Every day, organisations promise to make the world a better place.
How do we know they are really succeeding?
The National Health Service we are told is the world’s best healthcare system. Yet the NHS has a poor record on one fairly important indicator – actually keeping people alive.
We often hear that housing associations prevent homelessness , but in the 50 years since Cathy Come Home rough sleeping has increased from about 965 people each night to over 4000.
We have a ‘world class legal system’, but at the end of last year 77 of the 117 prisons in England and Wales were overcrowded. By contrast the Netherlands has a shortage of prisoners , and is turning prisons into boutique hotels and temporary homes for refugees.
Perhaps it’s time to move away from soundbites and spend a little more time at the source of the problem.
Health is an interesting one – there’s a big difference between quality and availability of healthcare and actual outcomes. The UK ranks only 23rd on the Bloomberg Healthiest Countries list. Another report by the Nuffield Trust indicates that, compared with other countries, the UK’s healthcare system is no more than ‘better than average’.
Italy , with plenty of doctors in the country and a diet full of fresh vegetables. fish and lean meats, is the place to be. Maybe it’s easier to solve problems with pasta and olive oil?
The issue of course is that problems like health, housing and offending fall into the category of what Professor Horst Rittel termed ‘wicked problems’.
Wicked problems are difficult to define. Many possible explanations may exist. Individuals perceive the issue differently. Depending on which explanation you choose, the solution takes on a different form.
Tame problems, by contrast, can be clearly written down. The problem can be stated as a gap between what is and what ought to be. There’s usually pretty easy agreement about the problem definition.
Tame problems might still need a high degree of creativity to approach – but they are ultimately solvable – often by one organisation acting alone.
Wicked problems on the other hand aren’t amenable to a single organisation with its top down instinct to define, analyse, dissect and process.
And that’s why more money for the NHS won’t make us any healthier, and more prisons won’t stop reoffending. And if you want to solve homelessness the worst thing you could do is create more housing associations.
Simon Penny (who I’m delighted to say is soon to join Bromford Lab) writes that many of our trickiest social issues can be thought of as wicked problems because of their complex nature – and this means that finding solutions to them often isn’t easy. Especially in a world where organisations and even internal departments act in isolation.
The chance of solving wicked problems whilst acting alone is virtually zero.
The issue we face is that many of our organisations are driven by top down metrics that attempt to solve things through quite a narrow lens. Because we don’t employ a rigorous process for understanding the dimensions of the problem, we miss opportunities to address the underlying strategic issues.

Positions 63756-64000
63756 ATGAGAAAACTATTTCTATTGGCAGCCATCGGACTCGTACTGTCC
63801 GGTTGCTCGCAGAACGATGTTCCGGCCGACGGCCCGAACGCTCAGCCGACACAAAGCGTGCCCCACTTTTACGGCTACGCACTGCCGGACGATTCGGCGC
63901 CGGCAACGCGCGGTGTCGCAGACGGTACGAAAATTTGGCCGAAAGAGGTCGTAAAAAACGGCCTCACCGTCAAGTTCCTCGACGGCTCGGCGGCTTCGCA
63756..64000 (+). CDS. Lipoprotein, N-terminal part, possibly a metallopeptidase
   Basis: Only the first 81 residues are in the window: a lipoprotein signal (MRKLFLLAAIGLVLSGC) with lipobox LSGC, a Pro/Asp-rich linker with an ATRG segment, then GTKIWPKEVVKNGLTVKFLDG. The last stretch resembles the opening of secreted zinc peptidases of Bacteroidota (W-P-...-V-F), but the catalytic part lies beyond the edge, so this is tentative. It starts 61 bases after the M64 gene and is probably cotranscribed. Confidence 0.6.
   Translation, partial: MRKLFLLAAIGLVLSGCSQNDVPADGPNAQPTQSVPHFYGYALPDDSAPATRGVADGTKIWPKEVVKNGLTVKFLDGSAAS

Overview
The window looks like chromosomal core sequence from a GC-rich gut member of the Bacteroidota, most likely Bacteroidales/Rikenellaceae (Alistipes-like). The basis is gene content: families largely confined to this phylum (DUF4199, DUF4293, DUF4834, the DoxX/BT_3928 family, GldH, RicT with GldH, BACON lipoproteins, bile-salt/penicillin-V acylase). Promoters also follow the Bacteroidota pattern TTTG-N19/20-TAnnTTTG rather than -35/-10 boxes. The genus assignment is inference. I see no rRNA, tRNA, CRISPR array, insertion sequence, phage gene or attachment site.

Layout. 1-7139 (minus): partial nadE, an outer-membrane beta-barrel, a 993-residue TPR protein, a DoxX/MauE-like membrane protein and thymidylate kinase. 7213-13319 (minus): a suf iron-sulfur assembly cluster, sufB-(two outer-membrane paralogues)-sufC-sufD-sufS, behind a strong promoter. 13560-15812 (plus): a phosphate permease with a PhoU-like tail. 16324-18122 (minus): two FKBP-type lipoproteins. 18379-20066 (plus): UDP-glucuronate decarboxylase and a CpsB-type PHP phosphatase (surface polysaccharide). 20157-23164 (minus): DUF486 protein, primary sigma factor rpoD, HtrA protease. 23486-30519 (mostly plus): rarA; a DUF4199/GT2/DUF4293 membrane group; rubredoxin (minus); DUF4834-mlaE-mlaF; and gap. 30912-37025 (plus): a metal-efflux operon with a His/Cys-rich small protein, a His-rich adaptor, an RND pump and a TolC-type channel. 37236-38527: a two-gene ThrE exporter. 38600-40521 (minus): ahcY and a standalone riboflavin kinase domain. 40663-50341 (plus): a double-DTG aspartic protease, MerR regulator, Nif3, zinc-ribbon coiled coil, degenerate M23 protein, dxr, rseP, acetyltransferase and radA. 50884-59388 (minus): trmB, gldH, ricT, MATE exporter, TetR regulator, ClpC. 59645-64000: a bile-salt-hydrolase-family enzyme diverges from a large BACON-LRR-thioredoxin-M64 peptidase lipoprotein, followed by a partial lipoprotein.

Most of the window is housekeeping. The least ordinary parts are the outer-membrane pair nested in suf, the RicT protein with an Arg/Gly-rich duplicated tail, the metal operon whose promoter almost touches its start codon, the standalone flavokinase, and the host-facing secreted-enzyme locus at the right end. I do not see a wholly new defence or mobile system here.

This gives our organisations the illusion of solving problems – but we rarely do. In fact we often create more problems for others.
Wicked problems are forever interconnected. You can’t solve them at organisation or even sector level. The challenge is connecting the various players and closing the gaps.
Perhaps if we stopped thinking of people as problems to be solved we’d turn our organisations upside down.
There are problems in communities but there are even more opportunities. Even if people do need ‘help’ they are just as likely to find what they need from a friend or a neighbour as they are from a ‘professional’.
Oh, and before you pack your bags and leave for Italy, consider that it too has failed to join up problems. Youth unemployment – at a staggering 40.3% – is twice the European average. It’s saddled with one of the world’s highest debt loads and most of those doctors that have kept the country so healthy are nearing, or even past, retirement age. The country is sitting on a time bomb.
The problem you are tackling today doesn’t start with your organisation, and neither – so it seems – does the answer.
Photo Credit: Anton Nikolov
5 thoughts on “How Do We Know Our Organisations Are Really Succeeding?”
Do you think wicked problems should be renamed wicked symptoms? It seems to me that their ‘wicked’ nature is a product of the prevailing approach to how we design and manage our organisations; that’s where the really wicked problem lies.
That’s a very insightful comment and worthy of follow up discussion!!
That’s kind of you, Paul. I’d love a follow up discussion; I know I’d learn loads from it. I’ll DM my details to you on twitter in case you can find the time.
Drat! And I was just packing my bags to move to Italy! Although I’d like to see the figures for road fatalities there
Hey Paul, interesting provocation!
I’m interested that you zeroed in on organisational metrics as an acupuncture point. What got you to that realisation / analysis?
I wonder how much organisational metrics are a symptom of other drivers, and if so – what are those drivers?
I’ve done a few root cause analysis sessions and keep coming back to one or two root causes of most wicked problems, so I’d love to hear what you see underneath most of these challenges?